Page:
The passage of AB1482, which limits annual California rent-increases to 8%, is an important step to solving California's urgent housing crisis, but thanks to lobbyists for the massive private-equity landlord industry, the bill contains a huge loophole: if landlords evict their tenants before January 1, they can effectively escape the bill's strictures.
In most California cities, this loophole is relatively minor, because landlords can't simply evict good tenants who pay their rent on time and treat their homes with respect. But some cities — like Burbank, where I live — allow for "no fault" evictions, in which landlords can simply evict tenants on 60 days' notice, even if they have never missed a day's rent.
The combination of the deliberately introduced loophole in AB1482 and Burbank's deficient tenant protection law has put the city's renters — about half of our residents! — at dire risk of eviction. Whole buildings' worth of people — retirees, families with young kids enrolled in local schools — have been evicted, with a deadline to vacate during Christmas week.
Last night, I spoke at a City Council meeting calling for an emergency measure to stop the evictions. Despite my remarks and those of dozens of other Burbankers, the council voted 3-2 against the measure.
The Burbank Tenants Rights Committee is now collecting signatures for a line-item initiative for our 2020 ballot that introduces comprehensive tenants' protection for Burbankers.
The Committee is soliciting donations to pay for the initiative, including paying wages for people to collect 6,200 signatures to get the issue on the ballot.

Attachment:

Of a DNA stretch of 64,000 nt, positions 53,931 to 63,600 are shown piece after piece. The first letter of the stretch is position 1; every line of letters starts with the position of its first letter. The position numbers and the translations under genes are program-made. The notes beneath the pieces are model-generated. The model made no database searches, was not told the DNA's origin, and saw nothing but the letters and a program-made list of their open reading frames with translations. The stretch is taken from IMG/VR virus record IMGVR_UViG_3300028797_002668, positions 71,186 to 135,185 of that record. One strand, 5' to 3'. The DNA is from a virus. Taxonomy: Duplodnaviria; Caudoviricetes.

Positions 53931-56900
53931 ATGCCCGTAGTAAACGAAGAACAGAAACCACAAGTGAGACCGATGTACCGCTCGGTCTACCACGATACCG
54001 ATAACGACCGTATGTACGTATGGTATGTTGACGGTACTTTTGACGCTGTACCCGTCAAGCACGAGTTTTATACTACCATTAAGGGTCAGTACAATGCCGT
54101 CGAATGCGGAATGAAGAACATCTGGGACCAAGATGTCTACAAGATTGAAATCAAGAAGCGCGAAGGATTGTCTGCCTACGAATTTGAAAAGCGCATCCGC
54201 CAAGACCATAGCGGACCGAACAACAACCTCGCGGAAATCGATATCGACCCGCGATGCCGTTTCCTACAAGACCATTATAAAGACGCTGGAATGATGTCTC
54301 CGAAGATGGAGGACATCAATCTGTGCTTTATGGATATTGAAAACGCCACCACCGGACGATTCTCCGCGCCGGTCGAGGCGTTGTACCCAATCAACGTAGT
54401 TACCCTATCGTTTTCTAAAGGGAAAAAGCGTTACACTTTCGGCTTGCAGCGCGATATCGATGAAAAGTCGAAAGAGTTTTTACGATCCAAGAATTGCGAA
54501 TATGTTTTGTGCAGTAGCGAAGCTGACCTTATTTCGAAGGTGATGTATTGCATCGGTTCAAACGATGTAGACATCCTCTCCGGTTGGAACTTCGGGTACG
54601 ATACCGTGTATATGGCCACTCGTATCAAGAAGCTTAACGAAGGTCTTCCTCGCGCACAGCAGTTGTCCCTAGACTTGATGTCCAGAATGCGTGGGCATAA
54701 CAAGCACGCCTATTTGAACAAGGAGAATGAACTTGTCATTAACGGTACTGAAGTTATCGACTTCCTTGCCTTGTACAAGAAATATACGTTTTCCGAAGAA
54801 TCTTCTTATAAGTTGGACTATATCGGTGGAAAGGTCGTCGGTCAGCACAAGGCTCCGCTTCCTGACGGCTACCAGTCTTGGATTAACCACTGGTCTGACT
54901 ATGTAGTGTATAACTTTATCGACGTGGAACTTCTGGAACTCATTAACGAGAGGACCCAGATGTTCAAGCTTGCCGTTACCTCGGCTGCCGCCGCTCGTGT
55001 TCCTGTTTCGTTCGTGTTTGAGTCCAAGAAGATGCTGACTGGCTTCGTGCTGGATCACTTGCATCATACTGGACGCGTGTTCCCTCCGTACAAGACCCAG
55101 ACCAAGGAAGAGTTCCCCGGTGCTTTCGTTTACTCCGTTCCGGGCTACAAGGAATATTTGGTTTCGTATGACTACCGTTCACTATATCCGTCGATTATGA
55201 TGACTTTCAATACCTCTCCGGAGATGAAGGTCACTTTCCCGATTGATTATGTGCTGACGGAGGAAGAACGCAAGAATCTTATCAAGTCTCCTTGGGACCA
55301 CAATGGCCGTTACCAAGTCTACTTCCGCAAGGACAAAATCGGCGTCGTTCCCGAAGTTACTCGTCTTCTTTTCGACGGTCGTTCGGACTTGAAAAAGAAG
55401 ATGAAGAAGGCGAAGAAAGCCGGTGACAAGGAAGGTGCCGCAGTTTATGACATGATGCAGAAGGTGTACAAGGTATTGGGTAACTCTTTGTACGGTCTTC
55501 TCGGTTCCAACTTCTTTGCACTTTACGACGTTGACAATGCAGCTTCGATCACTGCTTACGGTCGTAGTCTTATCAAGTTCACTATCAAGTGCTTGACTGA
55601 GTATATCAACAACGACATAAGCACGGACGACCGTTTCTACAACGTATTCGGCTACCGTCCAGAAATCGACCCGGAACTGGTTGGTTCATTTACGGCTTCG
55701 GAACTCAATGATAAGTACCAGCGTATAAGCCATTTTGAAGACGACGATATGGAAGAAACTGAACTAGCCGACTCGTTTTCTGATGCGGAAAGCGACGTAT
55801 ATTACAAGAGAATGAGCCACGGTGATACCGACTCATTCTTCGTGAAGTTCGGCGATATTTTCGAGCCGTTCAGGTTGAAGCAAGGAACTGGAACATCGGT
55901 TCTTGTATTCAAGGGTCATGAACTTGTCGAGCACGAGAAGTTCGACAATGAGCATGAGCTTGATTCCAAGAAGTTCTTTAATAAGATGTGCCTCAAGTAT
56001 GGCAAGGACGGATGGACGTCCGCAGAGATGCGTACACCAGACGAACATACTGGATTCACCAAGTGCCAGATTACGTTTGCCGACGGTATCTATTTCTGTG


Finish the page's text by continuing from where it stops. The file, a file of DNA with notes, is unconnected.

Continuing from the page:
I donated $100.
Ordinance allows evictions based on at-fault and no-fault, as listed. Meaning Landlord must give one of the stated reasons to evict and no longer may evict for no reason. Examples of at-fault: nonpayment of rent; violation of lease and failure to cure; creation of a nuisance or other illegal activity in the unit, rental complex or within 1000 feet of; refusing Landlord reasonable access. Examples of no-fault: Landlord demolishing or substantially rehabilitating unit; seeking to recover unit for occupancy by a resident manager or specified family member; permanent removal of unit from rental market. If eviction is no-fault, Landlord must pay specified relocation payments to the tenants; all of whom split the relocation fee. Fee ranges from $7,750 to $20,050 depending on the length of tenancy and type of tenant – elderly, disabled. Commission may set new relocation fees that are no less than fees in Health and Safety Code §17975.2. In all cases, Landlord must give proper notices. Ordinance further protects against retaliatory actions or evictions, involuntary vacancies and providing a mechanism for Landlord to buyout the tenant.
Rent regulations apply to units built before February 1, 1995. Ordinance allows an annual increase in rent based on the Consumer Price Index, but no greater than 7% per year. First increase is effective September 1, 2021, calculated on the September 30, 2019 rent or rent initially charged post September 30, 2019 occupancy. There are special noticing provisions. Ordinance does not currently control initial rent amount, but may do so if state law changes. Landlord may petition Commission for a rent increase to ensure a Fair Return or tenant may petition for reduction based on specific criteria.
Commission is composed of 5 members with no fewer than 2 tenants and no more than 2 residential rental property owners, appointed by the City Council. Commission implements and oversees Ordinance; develops rules and regulations to govern; produces publications; determines annual rent adjustments; adjudicates rent petitions and establishes penalties for noncompliance by Landlords. Commission establishes its own budget, hires staff and/or outside legal counsel, initiates litigation. A fee charged to Landlords, set by Commission, will fund cost of the Commission and administration. Ordinance provides a new bureaucratic unit of City government, independent and outside of the powers granted by City Charter to City Council, City Manager and City Attorney.
Burbank Rent Stabilization and
Tenant Protection Act [Burbank Tenants Rights Committee]